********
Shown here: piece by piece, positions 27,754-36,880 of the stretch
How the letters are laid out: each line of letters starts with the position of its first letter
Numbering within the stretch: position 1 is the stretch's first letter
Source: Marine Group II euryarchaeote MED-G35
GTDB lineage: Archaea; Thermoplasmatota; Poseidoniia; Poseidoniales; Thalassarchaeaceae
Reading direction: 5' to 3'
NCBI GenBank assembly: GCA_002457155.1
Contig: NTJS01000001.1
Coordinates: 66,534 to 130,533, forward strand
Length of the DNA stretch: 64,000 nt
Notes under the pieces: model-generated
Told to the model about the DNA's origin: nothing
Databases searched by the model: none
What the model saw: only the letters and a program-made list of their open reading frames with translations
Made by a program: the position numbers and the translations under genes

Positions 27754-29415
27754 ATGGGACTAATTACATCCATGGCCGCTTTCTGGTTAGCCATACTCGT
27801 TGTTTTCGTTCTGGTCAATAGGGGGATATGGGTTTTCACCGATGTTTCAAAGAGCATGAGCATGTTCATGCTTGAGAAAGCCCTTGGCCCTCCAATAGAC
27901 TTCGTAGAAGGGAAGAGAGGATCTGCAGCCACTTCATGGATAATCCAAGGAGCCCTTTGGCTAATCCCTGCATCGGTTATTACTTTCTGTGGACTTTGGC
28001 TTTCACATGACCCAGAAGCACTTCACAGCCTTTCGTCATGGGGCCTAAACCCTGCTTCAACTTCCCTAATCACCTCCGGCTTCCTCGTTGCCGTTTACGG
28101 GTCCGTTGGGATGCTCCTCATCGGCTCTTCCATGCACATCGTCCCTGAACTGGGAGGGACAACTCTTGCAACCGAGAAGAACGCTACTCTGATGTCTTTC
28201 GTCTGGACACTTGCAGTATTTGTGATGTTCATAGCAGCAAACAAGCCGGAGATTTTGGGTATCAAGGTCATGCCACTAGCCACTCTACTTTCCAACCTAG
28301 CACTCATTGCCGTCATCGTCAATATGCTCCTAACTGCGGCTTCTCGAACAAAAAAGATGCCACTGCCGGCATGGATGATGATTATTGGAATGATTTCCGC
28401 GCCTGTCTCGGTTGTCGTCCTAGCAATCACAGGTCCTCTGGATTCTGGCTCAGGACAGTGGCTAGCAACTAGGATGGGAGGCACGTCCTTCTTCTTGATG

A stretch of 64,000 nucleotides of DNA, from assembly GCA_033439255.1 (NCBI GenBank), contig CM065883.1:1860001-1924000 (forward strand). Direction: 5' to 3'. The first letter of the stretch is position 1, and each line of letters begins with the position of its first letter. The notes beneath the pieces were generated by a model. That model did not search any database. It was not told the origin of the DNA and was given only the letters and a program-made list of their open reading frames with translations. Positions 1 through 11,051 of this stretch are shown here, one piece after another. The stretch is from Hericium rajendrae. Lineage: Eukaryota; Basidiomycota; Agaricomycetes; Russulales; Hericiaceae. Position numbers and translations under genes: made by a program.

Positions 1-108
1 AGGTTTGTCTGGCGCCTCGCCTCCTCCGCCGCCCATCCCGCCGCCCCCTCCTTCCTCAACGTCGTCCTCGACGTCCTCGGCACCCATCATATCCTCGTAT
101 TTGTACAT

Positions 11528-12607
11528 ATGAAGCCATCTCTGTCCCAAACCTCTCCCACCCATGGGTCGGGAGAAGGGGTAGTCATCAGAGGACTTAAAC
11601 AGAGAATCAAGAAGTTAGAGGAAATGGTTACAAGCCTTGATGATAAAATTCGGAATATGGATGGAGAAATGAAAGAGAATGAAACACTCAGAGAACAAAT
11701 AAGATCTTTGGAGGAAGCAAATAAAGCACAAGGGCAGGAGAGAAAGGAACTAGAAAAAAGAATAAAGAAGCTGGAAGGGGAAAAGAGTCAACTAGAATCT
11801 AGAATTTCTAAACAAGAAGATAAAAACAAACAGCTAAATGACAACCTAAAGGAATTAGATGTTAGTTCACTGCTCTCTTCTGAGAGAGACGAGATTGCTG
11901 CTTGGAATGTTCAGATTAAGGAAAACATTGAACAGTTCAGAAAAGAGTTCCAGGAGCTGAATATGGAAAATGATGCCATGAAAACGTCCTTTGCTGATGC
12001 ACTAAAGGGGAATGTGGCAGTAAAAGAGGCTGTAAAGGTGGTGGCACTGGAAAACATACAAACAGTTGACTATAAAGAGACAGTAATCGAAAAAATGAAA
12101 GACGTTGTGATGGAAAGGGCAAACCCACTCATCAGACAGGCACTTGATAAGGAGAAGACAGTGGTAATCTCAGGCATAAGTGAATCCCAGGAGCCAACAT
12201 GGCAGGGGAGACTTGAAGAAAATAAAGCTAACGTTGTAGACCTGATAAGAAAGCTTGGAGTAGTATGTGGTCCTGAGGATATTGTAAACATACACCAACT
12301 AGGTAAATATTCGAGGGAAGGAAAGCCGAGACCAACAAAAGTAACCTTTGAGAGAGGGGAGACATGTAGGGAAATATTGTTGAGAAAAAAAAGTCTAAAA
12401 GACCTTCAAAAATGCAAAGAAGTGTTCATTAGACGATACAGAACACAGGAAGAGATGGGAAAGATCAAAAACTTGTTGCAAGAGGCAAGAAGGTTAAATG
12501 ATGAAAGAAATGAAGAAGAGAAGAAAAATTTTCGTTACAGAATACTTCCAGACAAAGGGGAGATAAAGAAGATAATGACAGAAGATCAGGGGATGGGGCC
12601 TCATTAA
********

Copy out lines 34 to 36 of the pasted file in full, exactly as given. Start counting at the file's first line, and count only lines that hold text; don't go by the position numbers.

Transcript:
11901 CTTGGAATGTTCAGATTAAGGAAAACATTGAACAGTTCAGAAAAGAGTTCCAGGAGCTGAATATGGAAAATGATGCCATGAAAACGTCCTTTGCTGATGC
12001 ACTAAAGGGGAATGTGGCAGTAAAAGAGGCTGTAAAGGTGGTGGCACTGGAAAACATACAAACAGTTGACTATAAAGAGACAGTAATCGAAAAAATGAAA
12101 GACGTTGTGATGGAAAGGGCAAACCCACTCATCAGACAGGCACTTGATAAGGAGAAGACAGTGGTAATCTCAGGCATAAGTGAATCCCAGGAGCCAACAT